By Tristia Harrison, TalkTalk Chief Executive

We hear a lot about Britain having a world leading digital economy. From cloud computing to new uses for artificial intelligence, this is something with huge potential and which we should all be very proud of.

However, while we should be optimistic about the future, we shouldn’t forget the reality that this economy has been built despite our infrastructure, not because of it. If we want to continue to grow, we need to improve the infrastructure which underpins it.

Full-fibre (FTTP) networks are the critical infrastructure of the next 100 years, but we trail the world in rolling it out. Other European countries already have FTTP coverage of 70-80%. Britain has less than 5%.

We are therefore very pleased to see significant developments by Government, Ofcom and industry this week, as they share our vision to accelerate investment in Britain’s digital economy.

In the findings of its Future Telecoms Infrastructure Review published this week, the Government agrees with us that Britain needs much more full-fibre. But it recognises that we cannot just rely on the incumbent to deliver. They want to make it easier and cheaper for companies other than Openreach to build networks.

Competition is key to drive full-fibre investment

We’ve always been clear at TalkTalk that competition is exactly what will deliver the investment Britain needs. That is why we’ve agreed heads of terms with Infracapital to create a new company to build a full-fibre broadband network for Britain. The new network will reach more than three million homes and businesses, transforming broadband speeds and reliability. Plans are developing at pace and we look forward to sharing more details over the summer.

This of course builds on our successful full-fibre pilot in York, Britain’s first Gigabit city. The trial has proved that FTTP can be built affordably and that there is strong consumer demand for it. Working with Sky as a retail partner, our FTTP product enjoys the highest customer satisfaction in the industry. During a visit to the city last week, Digital Minister Margot James MP saw for herself how brilliant connectivity can bring about significant consumer and business benefits.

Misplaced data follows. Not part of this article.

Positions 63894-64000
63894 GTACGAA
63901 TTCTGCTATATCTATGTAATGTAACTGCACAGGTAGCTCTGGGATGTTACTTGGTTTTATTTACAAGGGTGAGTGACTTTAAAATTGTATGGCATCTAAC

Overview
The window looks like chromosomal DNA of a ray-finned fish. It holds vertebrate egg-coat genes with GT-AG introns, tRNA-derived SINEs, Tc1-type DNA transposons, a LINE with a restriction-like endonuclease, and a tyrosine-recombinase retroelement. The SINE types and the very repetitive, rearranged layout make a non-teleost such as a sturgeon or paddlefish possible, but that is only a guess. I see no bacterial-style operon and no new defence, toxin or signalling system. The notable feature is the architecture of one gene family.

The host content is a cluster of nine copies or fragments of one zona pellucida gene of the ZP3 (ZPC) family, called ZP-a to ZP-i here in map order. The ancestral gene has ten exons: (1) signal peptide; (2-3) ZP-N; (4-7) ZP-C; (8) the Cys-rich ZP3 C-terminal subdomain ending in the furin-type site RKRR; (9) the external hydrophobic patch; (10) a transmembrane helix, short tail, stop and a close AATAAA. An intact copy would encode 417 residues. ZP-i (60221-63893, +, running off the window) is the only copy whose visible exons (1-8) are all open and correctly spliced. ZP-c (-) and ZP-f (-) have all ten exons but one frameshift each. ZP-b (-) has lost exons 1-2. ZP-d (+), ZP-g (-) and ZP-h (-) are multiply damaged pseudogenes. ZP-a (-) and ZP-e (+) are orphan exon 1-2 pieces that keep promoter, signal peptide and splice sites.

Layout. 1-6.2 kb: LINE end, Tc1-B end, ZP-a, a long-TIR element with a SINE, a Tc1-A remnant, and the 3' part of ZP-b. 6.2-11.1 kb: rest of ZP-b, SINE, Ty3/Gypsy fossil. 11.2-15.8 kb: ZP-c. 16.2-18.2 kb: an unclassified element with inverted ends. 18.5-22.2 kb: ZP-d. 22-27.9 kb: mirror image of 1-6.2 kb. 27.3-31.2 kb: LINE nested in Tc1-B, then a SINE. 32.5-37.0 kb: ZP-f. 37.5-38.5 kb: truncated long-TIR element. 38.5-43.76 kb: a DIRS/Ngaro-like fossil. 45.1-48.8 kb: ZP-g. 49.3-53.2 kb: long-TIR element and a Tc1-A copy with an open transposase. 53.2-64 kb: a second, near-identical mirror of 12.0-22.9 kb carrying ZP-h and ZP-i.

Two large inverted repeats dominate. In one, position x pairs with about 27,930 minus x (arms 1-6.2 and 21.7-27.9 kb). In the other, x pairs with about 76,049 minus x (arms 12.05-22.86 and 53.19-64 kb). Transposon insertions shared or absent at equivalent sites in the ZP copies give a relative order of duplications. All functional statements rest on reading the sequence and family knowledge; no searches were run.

We therefore also welcome the Government’s commitment to remove some of the barriers companies face when trying to invest in new networks. They’re going to change the law to make it easier to get permissions to build, simpler to connect blocks of flats and will streamline the rules around closing roads and digging. This should make it quicker and cheaper for non-Openreach companies to build. The Government also pledges to make it easier for companies other than Openreach to use existing infrastructure, such as BT ducts and poles - a long overdue reform. All this work is essential if we are to deliver new networks and we will work with the Government as they implement this reform.

Of course, we will continue to work with Openreach in those areas outside the footprint of our new company. And we welcome their plans to increase their own FTTP footprint. If our recent announcement drives others to increase the pace or ambition of their own rollouts, that can only be a good thing for customers.  It’s also encouraging to see new providers injecting much needed competition into the telecoms infrastructure over the last year.

But apart from competition, there are also two further essential factors that are needed for full-fibre roll-out to be successful.

The first requirement is a scalable customer base. Full-fibre networks are only viable where you can secure high take-up over a reasonable period. That is why Openreach’s decision this week to lower wholesale superfast and ultrafast pricing for companies such as TalkTalk is great news.

It will lead to happier, more loyal customers as they will enjoy the benefits of faster, more reliable connectivity. But just as importantly, ensuring more and more customers enjoy the benefits of part-fibre (FTTC) over the coming months and years will drive investment and make it much easier to migrate them onto a FTTP network in due course.  

The second requirement is price competitiveness. As the value broadband provider, we want to make sure that full-fibre is available to everyone at an affordable price. It cannot be priced at a significant premium.

Not only does that risk excluding low-income groups from essential digital infrastructure but it would also make it very difficult to get the high take-up that is required for this to work. Instead it would risk creating expensive white elephants in cities across the UK, with cutting-edge infrastructure left unused by most homes and businesses. Our experience shows that if priced appropriately, FTTP can be a mass-market product.

And as we take pride in our ‘for everyone’ motto, we welcome the Government’s commitment to subsidising FTTP investment in rural areas, ensuring no one is left behind. This is the right approach and we look forward to hearing more about the Government’s plans to fund this investment.

A lot of detail has been published this week and change will not happen overnight. But we’re delighted to have a Government and regulator that not only shares our commitment to full fibre but agrees that infrastructure competition is the best way of delivering it. Now is the time for scale investment and build the world class broadband British consumers deserve.